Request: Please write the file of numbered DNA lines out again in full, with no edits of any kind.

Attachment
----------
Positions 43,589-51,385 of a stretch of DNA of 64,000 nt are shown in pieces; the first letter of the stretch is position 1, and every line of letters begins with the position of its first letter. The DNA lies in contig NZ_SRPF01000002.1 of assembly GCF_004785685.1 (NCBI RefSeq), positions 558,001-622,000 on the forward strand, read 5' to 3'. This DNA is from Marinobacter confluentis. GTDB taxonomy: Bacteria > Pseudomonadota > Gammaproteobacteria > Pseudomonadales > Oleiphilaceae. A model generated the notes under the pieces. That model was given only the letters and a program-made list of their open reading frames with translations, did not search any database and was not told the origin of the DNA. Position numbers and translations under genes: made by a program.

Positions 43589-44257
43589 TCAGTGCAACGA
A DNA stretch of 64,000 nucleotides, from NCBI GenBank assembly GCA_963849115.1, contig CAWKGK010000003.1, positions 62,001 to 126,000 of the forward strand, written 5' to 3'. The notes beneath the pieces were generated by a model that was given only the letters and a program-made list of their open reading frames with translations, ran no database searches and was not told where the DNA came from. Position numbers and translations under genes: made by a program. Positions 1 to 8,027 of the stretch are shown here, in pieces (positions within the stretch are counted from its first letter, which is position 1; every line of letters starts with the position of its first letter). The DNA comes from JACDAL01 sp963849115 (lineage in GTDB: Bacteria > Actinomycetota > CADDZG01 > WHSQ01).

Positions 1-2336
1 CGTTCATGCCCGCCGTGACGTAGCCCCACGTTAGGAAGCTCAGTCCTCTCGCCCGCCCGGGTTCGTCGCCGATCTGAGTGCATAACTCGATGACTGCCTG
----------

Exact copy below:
Positions 43,589-51,385 of a stretch of DNA of 64,000 nt are shown in pieces; the first letter of the stretch is position 1, and every line of letters begins with the position of its first letter. The DNA lies in contig NZ_SRPF01000002.1 of assembly GCF_004785685.1 (NCBI RefSeq), positions 558,001-622,000 on the forward strand, read 5' to 3'. This DNA is from Marinobacter confluentis. GTDB taxonomy: Bacteria > Pseudomonadota > Gammaproteobacteria > Pseudomonadales > Oleiphilaceae. A model generated the notes under the pieces. That model was given only the letters and a program-made list of their open reading frames with translations, did not search any database and was not told the origin of the DNA. Position numbers and translations under genes: made by a program.

Positions 43589-44257
43589 TCAGTGCAACGA
A DNA stretch of 64,000 nucleotides, from NCBI GenBank assembly GCA_963849115.1, contig CAWKGK010000003.1, positions 62,001 to 126,000 of the forward strand, written 5' to 3'. The notes beneath the pieces were generated by a model that was given only the letters and a program-made list of their open reading frames with translations, ran no database searches and was not told where the DNA came from. Position numbers and translations under genes: made by a program. Positions 1 to 8,027 of the stretch are shown here, in pieces (positions within the stretch are counted from its first letter, which is position 1; every line of letters starts with the position of its first letter). The DNA comes from JACDAL01 sp963849115 (lineage in GTDB: Bacteria > Actinomycetota > CADDZG01 > WHSQ01).

Positions 1-2336
1 CGTTCATGCCCGCCGTGACGTAGCCCCACGTTAGGAAGCTCAGTCCTCTCGCCCGCCCGGGTTCGTCGCCGATCTGAGTGCATAACTCGATGACTGCCTG